The following Sunday morning, the temple was overflowing with people. We all looked on as the group of brightly robed monks surrounded the mandala and began to chant in low, guttural tones, their eyes closed and palms pressed together. I stood on my toes and craned my neck to glimpse the mandala, hoping to see it encased in glass.
Instead, I looked on in shock as one of the monks began to move a feathery brush over the mandala, swirling together the gold and the navy, the circles and the rectangles. He moved along the edges of the table, sweeping away his work just as methodically as he had placed grains of sand in the same space, transforming the mandala from pattern to pile. Hot tears filled my eyes, not only because the mandala was gone, but because the hands that had created it were content to let it go.
The Bhagavad Gita, which my father had read to me as a child, emphasizes that change is the law of the universe. The Vietnamese monk Thich Nhat Hanh reminds us that “impermanence does not necessarily lead to suffering. What makes us suffer is wanting things to be permanent when they are not.” Yet it was the sweeping away of a sand painting that helped me truly understand that change and impermanence are not just spiritual tenets but laws of nature — ones that I’d struggled against and had been taught to ignore throughout much of my medical training.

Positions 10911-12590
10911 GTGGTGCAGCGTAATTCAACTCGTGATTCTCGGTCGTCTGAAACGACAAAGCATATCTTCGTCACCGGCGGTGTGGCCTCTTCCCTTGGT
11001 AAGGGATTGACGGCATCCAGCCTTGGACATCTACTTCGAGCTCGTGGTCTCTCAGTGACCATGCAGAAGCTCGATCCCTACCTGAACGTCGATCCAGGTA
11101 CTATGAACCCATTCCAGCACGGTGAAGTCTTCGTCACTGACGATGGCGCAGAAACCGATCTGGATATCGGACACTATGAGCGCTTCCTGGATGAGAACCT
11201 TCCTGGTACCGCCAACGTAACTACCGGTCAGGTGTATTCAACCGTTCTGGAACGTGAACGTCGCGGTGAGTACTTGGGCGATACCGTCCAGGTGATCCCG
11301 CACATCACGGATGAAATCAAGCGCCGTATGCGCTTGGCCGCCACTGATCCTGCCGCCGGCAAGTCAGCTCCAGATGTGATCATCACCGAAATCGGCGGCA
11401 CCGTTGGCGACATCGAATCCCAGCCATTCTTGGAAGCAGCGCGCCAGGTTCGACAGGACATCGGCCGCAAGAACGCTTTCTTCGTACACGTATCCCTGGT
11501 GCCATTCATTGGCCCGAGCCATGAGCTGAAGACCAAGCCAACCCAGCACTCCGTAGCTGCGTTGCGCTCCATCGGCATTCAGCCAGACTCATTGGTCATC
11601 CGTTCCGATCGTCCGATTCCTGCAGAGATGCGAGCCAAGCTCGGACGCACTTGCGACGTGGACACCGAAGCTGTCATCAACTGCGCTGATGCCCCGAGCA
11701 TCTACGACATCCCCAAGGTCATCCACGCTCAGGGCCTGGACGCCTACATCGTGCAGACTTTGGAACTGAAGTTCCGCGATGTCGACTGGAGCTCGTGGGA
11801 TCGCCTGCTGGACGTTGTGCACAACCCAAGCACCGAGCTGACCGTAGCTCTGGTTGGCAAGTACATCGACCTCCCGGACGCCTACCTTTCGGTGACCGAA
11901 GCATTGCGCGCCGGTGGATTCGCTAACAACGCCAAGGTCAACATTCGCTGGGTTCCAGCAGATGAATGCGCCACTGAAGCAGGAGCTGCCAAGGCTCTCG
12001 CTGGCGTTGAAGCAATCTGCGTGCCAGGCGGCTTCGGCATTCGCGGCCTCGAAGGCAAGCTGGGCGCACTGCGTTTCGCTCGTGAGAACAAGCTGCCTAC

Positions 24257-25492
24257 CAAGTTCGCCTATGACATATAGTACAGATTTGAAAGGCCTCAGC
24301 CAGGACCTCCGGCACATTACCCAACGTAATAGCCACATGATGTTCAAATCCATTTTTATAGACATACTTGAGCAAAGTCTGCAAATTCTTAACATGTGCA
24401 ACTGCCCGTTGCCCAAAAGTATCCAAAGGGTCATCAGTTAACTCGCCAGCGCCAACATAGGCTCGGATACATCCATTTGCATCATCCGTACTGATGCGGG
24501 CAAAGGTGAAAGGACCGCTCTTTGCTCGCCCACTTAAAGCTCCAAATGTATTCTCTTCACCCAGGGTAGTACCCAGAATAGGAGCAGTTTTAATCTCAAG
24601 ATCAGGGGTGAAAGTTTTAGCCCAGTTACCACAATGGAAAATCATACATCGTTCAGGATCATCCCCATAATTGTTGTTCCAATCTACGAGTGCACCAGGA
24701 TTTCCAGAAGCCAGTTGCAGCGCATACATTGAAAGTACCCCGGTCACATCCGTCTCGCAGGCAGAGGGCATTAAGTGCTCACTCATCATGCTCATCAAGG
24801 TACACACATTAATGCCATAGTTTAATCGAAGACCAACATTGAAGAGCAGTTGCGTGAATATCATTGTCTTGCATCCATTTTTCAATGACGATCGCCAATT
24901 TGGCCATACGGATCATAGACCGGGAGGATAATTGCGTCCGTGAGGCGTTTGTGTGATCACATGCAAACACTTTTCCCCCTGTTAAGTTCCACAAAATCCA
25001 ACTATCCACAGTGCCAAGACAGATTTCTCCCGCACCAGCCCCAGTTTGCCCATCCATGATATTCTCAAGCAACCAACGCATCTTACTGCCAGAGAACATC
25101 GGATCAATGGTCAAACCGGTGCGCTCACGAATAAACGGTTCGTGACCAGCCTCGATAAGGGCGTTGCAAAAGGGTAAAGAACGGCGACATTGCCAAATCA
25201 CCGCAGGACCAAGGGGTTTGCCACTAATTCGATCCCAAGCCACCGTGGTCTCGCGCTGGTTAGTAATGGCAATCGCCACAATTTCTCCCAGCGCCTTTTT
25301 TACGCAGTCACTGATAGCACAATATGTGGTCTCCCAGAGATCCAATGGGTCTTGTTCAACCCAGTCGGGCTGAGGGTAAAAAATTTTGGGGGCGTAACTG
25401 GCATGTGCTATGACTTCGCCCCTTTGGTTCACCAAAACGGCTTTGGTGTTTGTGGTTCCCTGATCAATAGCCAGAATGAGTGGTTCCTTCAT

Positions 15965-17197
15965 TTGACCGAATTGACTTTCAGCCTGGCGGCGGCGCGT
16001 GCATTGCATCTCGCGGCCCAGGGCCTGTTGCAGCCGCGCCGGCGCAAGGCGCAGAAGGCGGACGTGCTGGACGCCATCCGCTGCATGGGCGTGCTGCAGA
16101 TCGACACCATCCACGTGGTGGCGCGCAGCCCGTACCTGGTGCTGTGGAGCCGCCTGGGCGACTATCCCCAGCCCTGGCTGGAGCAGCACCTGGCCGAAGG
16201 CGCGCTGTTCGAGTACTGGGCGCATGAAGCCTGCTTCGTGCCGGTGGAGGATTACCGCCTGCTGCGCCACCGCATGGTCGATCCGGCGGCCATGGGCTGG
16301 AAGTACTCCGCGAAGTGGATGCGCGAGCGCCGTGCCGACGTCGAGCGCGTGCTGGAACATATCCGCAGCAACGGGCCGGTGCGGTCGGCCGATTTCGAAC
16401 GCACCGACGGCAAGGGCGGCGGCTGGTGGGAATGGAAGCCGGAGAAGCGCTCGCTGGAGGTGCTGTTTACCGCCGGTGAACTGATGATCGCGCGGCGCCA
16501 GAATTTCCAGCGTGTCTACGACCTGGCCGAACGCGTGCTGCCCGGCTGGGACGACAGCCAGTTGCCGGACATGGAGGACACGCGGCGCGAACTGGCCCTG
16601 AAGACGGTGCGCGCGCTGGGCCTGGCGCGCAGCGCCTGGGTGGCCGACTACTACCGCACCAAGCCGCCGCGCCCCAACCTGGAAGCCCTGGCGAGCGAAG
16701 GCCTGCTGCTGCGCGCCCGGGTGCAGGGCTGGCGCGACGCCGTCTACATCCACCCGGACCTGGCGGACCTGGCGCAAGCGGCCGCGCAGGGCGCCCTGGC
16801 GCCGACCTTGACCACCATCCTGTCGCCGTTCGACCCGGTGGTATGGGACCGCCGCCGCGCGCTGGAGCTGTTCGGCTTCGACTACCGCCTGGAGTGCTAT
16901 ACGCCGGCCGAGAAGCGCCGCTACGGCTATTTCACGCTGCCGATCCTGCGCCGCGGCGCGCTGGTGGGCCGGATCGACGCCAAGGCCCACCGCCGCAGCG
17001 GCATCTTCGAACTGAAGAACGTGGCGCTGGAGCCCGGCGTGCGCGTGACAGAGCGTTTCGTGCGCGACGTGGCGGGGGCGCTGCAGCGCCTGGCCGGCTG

Just as I’d expected that the gorgeous mandala had been created in order to be preserved, I had also expected that my patient in her 30s should live to see her children graduate from college, that the marathon runner should have lived to run more races. I’d expected, partly as a result of my medical training, to change and control what wasn’t necessarily mine to change and control. How might I doctor my dying patients differently if I remembered that everything worldly — a painstakingly crafted mandala, a sky ablaze with color, our fragile human lives — is also temporary and subject to change?
Accepting that life is finite wouldn’t prevent me from drawing upon science to diagnose and treat disease, to use every tool available in medicine to alleviate suffering. But I wondered if it would make it easier for me to endure the inevitability of change and loss that both my patients and I would experience. Perhaps it could bring me solace to remember that just as my patients’ lives are temporary, so is their suffering.
I wiped my eyes as I looked upon the remaining heap of swirled sand, itself a thing of great beauty. The monks scooped teaspoons of sand into plastic bags, handing one to each of us. Through the bag, the sand felt both tough and soft, the bright blues and pinks particularly visible when I held it up to the light.
When I returned to the hospital the next day, I thought of the mandala as I sat with a breathless man my own age dying from lung cancer, and an agitated grandmother in the final stages of dementia. I would feel compassion for both of them, but I didn’t leave work that day consumed with grief, withdrawn and disengaged. By accepting my patients’ circumstances, rather than fixating on their inherent tragedy, I could focus instead on changing what I could: easing breathlessness and agitation, explaining hospice services to their despondent families.